It should be stressed that there is NOTHING WRONG with multiple inheritance in an ontology. It is good engineering practice to assert at most one in the editors version and infer the rest, but as far as what the end-user sees it is all the same. In future this check should only apply to the editors version and not to the released or post-reasoned version.


WARN missing_definition transverse row of suckers [CEPH:0000306] definition [IAO:0000115]
WARN missing_definition cephalopod sperm receptacle [CEPH:0001017] definition [IAO:0000115]
WARN missing_definition inner sucker ring [CEPH:0001020] definition [IAO:0000115]
WARN missing_definition circumoral appendage bud [CEPH:0000003] definition [IAO:0000115]

This one is a more serious problem. One of the OBO principles is that classes should have definitions for human users. Without definitions, we must rely on the label or placement in the graph to intuit meaning, and this is often unreliable.

While text definitions are incredibly important, we only count this as a WARNing because currently even well curated ontologies frequently miss some definitions, having every class defined is a high bar.

Following the warnings are the INFOs, for example


INFO lowercase_definition anal photophore [CEPH:0000304] definition [IAO:0000115] photophore at side of anus

This is warning us that the class for anal photophore has a definition that is all lowercase. This is not particularly serious. However, having inconsistent lexical rules in an ontology can look unprofessional, and in OBO we have the convention that all text definitions have the first word capitalized. Many ontologies such as GO end with a period.

Use in ontology pipelines

The report command can be used in ontology pipelines to “fail fast” if the report produces ERRORs. The default behavior is to exit with a non-zero return code (standard in unix for a command that fails).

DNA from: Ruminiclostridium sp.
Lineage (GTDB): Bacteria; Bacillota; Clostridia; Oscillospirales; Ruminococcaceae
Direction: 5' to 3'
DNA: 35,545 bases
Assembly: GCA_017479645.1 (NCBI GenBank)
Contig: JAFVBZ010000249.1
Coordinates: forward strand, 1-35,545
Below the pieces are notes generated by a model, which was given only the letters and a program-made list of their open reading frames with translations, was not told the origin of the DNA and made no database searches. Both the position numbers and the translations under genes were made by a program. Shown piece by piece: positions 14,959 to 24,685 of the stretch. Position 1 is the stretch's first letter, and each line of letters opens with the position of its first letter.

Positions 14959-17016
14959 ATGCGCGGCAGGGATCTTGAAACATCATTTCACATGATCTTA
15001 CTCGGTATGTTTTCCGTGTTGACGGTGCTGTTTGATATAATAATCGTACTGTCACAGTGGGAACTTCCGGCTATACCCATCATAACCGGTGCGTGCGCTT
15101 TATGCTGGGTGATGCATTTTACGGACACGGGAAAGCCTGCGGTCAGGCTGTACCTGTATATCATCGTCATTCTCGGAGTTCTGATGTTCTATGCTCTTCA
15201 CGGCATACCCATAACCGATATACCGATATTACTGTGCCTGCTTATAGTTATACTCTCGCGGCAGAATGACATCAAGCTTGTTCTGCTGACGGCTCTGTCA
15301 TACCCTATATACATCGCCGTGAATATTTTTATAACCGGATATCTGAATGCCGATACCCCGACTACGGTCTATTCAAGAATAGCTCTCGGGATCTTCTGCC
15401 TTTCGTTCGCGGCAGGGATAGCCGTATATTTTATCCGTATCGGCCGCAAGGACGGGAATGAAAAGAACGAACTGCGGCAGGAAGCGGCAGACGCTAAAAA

This can be configured – for example, if you wish to create a report for informative purposes, but you are not yet up to the standard that ROBOT imposes. You can also set ROBOT to be more strict by failing if a single warning is found, like this:

robot report --input cephalopod.owl \
  --fail-on WARN \
  --output report.tsv

Specify “fail-on none” if you never want the report command to fail, no matter what it finds.

As the output is TSV it’s easy to load into Excel or Google sheets (if you like that sort of thing), to transform to a Wiki table, etc. You can also get the report as YAML.

How does this work?

Each type of check in the report is implemented as a SPARQL query. This makes the framework very declarative, transparent, and easy to extend. Many ontology editors who do not code can read SPARQL queries, which makes it easier to figure out which each check is doing.

You can see the queries in the ROBOT repository.

Who decides on the rules?

Hold on, you may be thinking. Who gave these ROBOT people the right to decide what counts as an error? Maybe you have duplicate definitions and you think that is just fine.

This should not prevent you from using ROBOT, as everything is customizable. You can create your own profile where duplicate definitions are not errors.

However, our overall goal is to come up with a set of checks that are agreed across the OBO community. We have made initial decisions based on our combined experience with diverse ontologies, but we want community feedback. Please give us feedback on the ROBOT GitHub issue tracker!

Ultimately we plan to use the default profile to automatically evaluate ontologies within the OBO library, and provide assistance to reviewers of ontologies.

Acknowledgments

The report command and accompanying queries were written by Becky Tauber. Thanks also to James Overton, HyeongSik Kim, and members of the OBO community who provided specifications, directions, and feedback. In particular many checks came from the set developed originally for the Gene Ontology. ROBOT is supported by the OBO services grant to Bjorn Peters and myself.

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One Response to Checking ontologies using ROBOT report (with an example from the cephalopod ontology)

  1. Nicole Vasilevsky says:

    This is great, Chris!